Posted Image
THE YOGI DOME by Stella Freund:
Yogi, or professionally known as Jürgen Freund was a mechanical engineer before he became a full-time nature photographer. He created many gadgets like lenses, domes, underwater housings etc. for his cameras. He had creative images in his mind and experimented a lot to get the imagined shot done. One of them was a macro-wide angle lens and later on, a mini dome.

Some 25 years ago, he made a macro-wide lens for his Nikonos 3. There was a Tauchen Magazine shoot-out in Cuba, made up of all German amateur underwater photographers. He had his weird looking Nikonos during this shoot-out and everyone saw what he was doing, what he was shooting.
When he submitted his pictures, he was accused of sandwiching two slides to make the macro-wide single slide picture (A super imposition of 2 images as one).
Of course this was not the case as it was a true single image. But still he didn't win anything. It was too early a concept for anyone to believe was the real thing. So through the years, he just did his own thing and never minded what other people thought.
For many years, his film macro-wide pictures came out in many underwater magazines, particularly in the Sulu Sulawesi Seas book which we produced for WWF Philippines in 2001.
Posted Image
Harald Hordosch, owner of Seacam, is a dear friend who we are lucky enough to have come visit us in Cairns, Far North Queensland for his vacation every now and then. He had a big hand in convincing Yogi it was time to shift from film to digital about 5 years ago when the Nikon D200 just came out. He and Yogi would simply talk for hours on end – creatively, and in engineering parlance. They've known each other a long time (more than 15 years) from when Harald started with Seacam. Yogi remembers the time when Harald would go to the Boot Show (Duesseldorf) with raw fingers, with aluminum dust still under his fingernails, straight from his workshop.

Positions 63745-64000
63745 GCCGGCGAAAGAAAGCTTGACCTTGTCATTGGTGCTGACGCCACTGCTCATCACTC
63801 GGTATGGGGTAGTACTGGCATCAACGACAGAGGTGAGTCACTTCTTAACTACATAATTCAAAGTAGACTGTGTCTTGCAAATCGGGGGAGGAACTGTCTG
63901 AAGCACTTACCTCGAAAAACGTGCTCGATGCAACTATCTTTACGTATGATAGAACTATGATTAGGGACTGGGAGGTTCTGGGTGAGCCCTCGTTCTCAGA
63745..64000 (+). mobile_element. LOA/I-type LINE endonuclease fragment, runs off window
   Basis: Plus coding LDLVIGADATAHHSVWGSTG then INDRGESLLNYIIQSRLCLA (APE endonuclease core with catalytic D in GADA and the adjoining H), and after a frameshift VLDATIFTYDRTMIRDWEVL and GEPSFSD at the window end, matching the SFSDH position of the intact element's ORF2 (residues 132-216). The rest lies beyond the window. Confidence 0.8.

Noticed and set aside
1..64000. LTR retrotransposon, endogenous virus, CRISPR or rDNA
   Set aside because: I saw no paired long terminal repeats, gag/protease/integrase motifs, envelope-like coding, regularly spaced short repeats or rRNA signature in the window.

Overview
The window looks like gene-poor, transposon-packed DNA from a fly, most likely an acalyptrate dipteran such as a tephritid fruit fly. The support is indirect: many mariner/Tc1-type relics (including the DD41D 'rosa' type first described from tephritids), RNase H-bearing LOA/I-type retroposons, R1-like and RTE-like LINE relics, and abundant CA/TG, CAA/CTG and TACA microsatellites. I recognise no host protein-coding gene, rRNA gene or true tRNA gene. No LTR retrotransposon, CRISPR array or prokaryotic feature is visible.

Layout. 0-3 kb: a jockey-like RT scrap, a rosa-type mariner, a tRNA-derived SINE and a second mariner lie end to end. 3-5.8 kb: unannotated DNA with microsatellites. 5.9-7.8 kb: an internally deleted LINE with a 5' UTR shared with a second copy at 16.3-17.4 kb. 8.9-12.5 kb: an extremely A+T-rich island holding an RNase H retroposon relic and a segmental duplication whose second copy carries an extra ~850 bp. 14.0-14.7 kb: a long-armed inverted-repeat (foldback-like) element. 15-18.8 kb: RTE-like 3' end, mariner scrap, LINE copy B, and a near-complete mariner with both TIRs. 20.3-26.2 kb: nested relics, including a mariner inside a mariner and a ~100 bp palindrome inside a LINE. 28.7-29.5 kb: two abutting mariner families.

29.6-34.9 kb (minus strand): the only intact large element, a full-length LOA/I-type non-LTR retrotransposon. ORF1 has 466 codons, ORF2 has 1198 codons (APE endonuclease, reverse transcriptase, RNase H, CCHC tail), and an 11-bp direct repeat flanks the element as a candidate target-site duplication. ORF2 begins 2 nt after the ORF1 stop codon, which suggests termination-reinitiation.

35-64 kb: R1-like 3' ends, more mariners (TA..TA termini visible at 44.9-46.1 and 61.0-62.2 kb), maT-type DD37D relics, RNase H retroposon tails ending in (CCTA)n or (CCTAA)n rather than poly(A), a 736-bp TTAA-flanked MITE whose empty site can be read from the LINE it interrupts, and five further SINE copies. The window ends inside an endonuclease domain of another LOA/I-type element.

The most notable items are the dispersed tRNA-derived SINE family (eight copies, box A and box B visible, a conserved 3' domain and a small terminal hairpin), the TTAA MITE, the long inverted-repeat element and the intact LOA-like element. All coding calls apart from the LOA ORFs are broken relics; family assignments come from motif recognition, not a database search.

Some 4 years ago, Harald visited Cairns again. Yogi and Harald had a boy’s day out in our backyard from morning to night. They were like kids playing with their toys. Yogi brought out all his cameras, all his underwater housings, some he made from Plexiglas and the D200 Seacam housing. The calipers were out, the table was full of measuring tools and odd bits that engineers use, and white paper and pens for Harald to scribble on. Then Yogi's self made mini dome came out. Yogi by now was already well known for his macro-wide shots. He also knew he couldn't keep his secret under lock and key forever and so he showed his creation to Harald. Yogi asked Harald if he could make a glass version of his plastic mini-dome for him. So bringing back to Austria's Yogi's plastic mini-dome, Harald found a way to nicely encase the raw plastic dome material in the slick Seacam way and sent it back to us. In the meantime, he had his suppliers working, and has now manufactured a glass version. We got the first prototype of what I call "The Yogi Dome" in time for the beginning of our WWF Coral Triangle Photographic Expedition. It works perfectly and when the subject is right, makes simply excellent macro-wide angle pictures which are now shown on Harald's website under Jürgen Freund starting with the mushroom coral on the sandy bottom - http://seacam.com/de...ports/beispiele

The Freunds, collectively known as freundfactory, have been commissioned by the environmental organization WWF to swing through five of the six countries in the Coral Triangle, and bring this hotbed of marine biodiversity to the attention of the world. Last May, the couple embarked on a projected 18-month expedition that has taken them to the Philippines and Malaysia; they are currently scouring the waters of Raja Ampat Ampat, Indonesia, and are headed next to the Solomon Islands. It’s a trip that has so far taken them from beachside huts to five-star live-aboards and resorts and from tiny fishing villages to million-dollar live reef fish operations…
You can follow their ongoing blog on the WWF website, or click here:
http://blogs.panda.org/coral_triangle/




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Edited by leonandclaudia, 23 February 2010 - 03:49 AM.